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The question is often asked, "What does woman want, more than she enjoys? What is she seeking to obtain? Of what rights is she deprived? What privileges are withheld from her? I answer, she asks nothing as favor, but as right, she wants to be acknowledged a moral, responsible being. She is seeking not to be governed by laws, in the making of which she has no voice. She is deprived of almost every right in civil society, and is a cypher in the nation, except in the right of presenting a petition. In religious society her disabilities, as already pointed out, have greatly retarded her progress. Her exclusion from the pulpit or ministry - her duties marked out for her by her equal brother man, subject to creeds, rules, and disciplines made for her by him - this is unworthy her true dignity. In marriage, there is assumed superiority, on the part of the husband, and admitted inferiority, with a promise of obedience, on the part of the wife. This subject calls loudly for examination, in order that the wrong may be redressed. Customs suited to darker ages in Eastern countries, are not binding upon enlightened society. The solemn covenant of marriage may be entered into without these lordly assumptions, and humiliating concessions and promises.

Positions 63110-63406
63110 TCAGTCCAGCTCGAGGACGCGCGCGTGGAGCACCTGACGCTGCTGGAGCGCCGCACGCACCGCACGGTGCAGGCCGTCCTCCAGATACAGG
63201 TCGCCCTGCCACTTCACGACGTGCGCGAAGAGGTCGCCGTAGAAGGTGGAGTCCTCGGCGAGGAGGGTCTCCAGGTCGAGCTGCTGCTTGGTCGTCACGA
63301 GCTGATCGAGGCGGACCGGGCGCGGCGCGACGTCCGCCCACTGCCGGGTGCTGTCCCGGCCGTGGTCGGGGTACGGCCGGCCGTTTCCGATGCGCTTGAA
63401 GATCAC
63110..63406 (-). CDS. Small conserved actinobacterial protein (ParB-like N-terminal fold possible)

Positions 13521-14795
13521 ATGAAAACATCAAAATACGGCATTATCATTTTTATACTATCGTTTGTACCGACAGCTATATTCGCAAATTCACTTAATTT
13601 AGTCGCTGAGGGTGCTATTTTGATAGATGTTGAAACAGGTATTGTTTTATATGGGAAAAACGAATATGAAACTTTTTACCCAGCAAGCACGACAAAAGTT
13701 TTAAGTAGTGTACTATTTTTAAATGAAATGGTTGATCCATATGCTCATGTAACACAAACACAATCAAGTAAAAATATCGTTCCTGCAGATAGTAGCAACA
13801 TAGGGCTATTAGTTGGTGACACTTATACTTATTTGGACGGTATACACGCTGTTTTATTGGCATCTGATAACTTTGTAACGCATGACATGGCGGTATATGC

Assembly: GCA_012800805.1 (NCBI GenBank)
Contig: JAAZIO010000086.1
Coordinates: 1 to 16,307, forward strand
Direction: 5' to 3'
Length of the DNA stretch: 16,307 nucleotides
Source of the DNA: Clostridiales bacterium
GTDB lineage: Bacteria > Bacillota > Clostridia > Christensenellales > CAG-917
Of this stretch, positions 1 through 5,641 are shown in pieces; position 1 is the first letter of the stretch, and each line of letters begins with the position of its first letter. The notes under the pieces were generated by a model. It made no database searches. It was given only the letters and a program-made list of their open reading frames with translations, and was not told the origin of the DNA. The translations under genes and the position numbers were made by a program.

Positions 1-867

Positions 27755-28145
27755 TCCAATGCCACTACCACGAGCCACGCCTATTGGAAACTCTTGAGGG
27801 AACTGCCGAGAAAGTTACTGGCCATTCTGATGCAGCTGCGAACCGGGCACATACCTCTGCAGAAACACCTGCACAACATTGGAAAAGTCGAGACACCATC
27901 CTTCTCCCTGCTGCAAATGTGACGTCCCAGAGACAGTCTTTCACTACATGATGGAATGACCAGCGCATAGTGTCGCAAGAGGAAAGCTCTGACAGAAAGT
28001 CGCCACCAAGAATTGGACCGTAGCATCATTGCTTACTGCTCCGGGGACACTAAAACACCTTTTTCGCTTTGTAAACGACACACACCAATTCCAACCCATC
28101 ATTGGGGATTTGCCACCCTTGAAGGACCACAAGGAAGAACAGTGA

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"The law of husband and wife, as you gather it from the books, is a disgrace to any civilized nation. The theory of the law degrades the wife almost to the level of slaves. When a woman marries, we call her condition coverture, and speak of her as a femme covert . The old writers call the husband baron, and sometimes, in plain English, lord. ... The merging of her name in that of her husband is emblematic of the fate of all her legal rights. The torch of Hymen serves but to light the pile, on which these rights are offered up. The legal theory is, that marriage makes the husband and wife one person, and that person is the husband . On this subject, reform is loudly called for. There is no foundation in reason or expediency, for the absolute and slavish subjection of the wife to the husband, which forms the foundation of the present legal relations. Were woman, in point offact, the abject thing which the law, in theory, considers her to be when married, she would not be worthy the companionship of man."